The Strangeness of Friends

(Pat Bertram is the author of the suspense novels Light Bringer, More Deaths Than One, A Spark of Heavenly Fire, and Daughter Am I. Bertram is also the author of Grief: The Great Yearning, “an exquisite book, wrenching to read, and at the same time full of profound truths.”)


One half of knowing what you want is knowing what you must give up before you get it.” ~ Sidney Howard (1891-1939) American playwright and screenwriter, best known the screenplay of Gone with the Wind.

I’m not exactly sure what I want. Adventure, of course. Experiencing life in a way I never have before, for sure. Becoming more deeply connected to the world, if possible. But those are all just nebulous ideas. I have no specific idea of how to achieve that or what I will be doing except going with the flow.

I expected to be heading towards even more of a solitary existence, but oddly, what I am giving up, at least for now, is time alone, and that is fine. People are treating me well, insisting I have not outstayed my welcome, but I don’t seem to be able to find long empty stretches to keep up with this blog. That too is fine. I have no new insights, no incredibly awesome or incredibly awful experiences to talk about. Just an unsettled life that is rapidly beginning to feel normal.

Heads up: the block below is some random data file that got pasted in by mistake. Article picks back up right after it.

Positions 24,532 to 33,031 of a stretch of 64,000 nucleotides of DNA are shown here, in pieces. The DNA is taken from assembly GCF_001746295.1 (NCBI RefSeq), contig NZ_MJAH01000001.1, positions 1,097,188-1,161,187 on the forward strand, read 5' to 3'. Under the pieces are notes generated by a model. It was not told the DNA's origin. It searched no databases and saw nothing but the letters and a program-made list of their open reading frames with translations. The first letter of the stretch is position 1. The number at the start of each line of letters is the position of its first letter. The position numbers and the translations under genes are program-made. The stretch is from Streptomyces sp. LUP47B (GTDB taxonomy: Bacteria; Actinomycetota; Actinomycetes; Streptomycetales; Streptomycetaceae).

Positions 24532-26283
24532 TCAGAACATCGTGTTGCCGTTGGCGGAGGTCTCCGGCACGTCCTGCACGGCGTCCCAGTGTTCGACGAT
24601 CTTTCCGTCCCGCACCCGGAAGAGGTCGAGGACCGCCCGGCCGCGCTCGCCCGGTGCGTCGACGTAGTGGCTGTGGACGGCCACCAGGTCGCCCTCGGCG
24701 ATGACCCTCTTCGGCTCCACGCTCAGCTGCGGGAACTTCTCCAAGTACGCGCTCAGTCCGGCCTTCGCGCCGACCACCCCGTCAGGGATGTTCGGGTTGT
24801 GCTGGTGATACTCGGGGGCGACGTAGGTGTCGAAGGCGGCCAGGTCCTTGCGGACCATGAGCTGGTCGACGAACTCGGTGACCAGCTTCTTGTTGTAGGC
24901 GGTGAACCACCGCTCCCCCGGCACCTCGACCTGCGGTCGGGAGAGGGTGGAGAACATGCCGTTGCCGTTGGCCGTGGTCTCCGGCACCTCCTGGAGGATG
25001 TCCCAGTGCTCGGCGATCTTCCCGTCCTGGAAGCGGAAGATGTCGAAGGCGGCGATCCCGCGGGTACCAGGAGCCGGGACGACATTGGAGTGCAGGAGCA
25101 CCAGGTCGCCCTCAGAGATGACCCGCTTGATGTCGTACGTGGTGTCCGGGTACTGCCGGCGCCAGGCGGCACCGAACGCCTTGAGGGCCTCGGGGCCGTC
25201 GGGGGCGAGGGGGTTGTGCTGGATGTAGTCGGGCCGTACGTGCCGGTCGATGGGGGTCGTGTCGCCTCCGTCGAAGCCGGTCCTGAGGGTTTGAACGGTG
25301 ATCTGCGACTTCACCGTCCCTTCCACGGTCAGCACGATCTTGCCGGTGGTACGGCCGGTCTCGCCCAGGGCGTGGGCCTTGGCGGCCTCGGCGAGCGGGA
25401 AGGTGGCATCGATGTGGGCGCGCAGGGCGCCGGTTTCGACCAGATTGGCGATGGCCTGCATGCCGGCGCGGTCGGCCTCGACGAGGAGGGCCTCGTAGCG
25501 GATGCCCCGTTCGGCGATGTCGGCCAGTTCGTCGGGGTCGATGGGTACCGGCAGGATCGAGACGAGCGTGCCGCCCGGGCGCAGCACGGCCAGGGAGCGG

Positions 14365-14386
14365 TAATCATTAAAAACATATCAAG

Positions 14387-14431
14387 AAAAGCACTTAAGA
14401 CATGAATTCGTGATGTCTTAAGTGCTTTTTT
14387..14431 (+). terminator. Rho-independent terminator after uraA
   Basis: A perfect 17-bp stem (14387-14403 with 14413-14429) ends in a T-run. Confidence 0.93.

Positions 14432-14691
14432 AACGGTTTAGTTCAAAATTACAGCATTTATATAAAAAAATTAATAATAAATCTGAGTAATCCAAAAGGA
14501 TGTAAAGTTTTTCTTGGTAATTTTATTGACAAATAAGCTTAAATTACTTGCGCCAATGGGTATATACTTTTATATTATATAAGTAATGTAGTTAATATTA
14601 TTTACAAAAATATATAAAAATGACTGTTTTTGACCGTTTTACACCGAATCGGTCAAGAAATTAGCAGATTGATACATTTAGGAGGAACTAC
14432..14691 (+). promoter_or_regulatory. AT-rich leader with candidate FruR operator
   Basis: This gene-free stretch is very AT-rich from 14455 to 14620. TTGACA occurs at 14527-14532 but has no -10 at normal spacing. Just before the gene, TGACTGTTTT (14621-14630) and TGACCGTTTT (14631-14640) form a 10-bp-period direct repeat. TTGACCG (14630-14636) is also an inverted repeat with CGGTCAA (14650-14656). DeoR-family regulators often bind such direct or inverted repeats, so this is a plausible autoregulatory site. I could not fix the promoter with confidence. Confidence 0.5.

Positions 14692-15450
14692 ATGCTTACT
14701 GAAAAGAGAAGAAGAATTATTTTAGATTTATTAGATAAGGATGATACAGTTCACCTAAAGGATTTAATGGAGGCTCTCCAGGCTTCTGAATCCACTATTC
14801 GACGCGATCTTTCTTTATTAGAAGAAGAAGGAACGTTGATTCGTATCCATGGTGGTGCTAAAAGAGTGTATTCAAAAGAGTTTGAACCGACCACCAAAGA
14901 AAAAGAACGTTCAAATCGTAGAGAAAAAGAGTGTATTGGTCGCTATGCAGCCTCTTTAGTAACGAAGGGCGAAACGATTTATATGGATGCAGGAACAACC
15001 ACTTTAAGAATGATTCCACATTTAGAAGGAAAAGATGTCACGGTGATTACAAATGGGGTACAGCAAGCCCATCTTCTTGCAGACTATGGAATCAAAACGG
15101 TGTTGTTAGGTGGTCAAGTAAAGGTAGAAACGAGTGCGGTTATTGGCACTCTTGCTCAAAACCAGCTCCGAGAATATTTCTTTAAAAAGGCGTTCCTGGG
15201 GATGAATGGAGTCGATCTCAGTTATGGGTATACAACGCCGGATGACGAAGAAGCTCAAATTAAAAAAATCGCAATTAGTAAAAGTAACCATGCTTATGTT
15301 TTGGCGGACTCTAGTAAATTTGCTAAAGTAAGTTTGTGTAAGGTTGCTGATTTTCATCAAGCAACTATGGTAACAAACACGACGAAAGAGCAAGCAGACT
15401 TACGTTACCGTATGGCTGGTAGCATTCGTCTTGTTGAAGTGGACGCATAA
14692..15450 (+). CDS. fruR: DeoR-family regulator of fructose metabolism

I imagine that when I finally set off for points unknown, that too will feel normal. The changes are happening now while I am so uncharacteristically depending on the friendliness of strangers. Or should I say the strangeness of friends? It does seem strange that these people are being so kind to someone who appeared in their lives such a short time ago, but I am so very grateful for their kindness.

And grateful for these unexpected few minutes alone.

3 Responses to “The Strangeness of Friends”

  1. John J Beck Says:

    And in time I’m still expecting that you’ll visit us in Door County, Wisconsin.

  2. ShirleyAnnHoward Says:

    Go to a church and find the Lord. You’ll never be alone again. You will be filled like never before.

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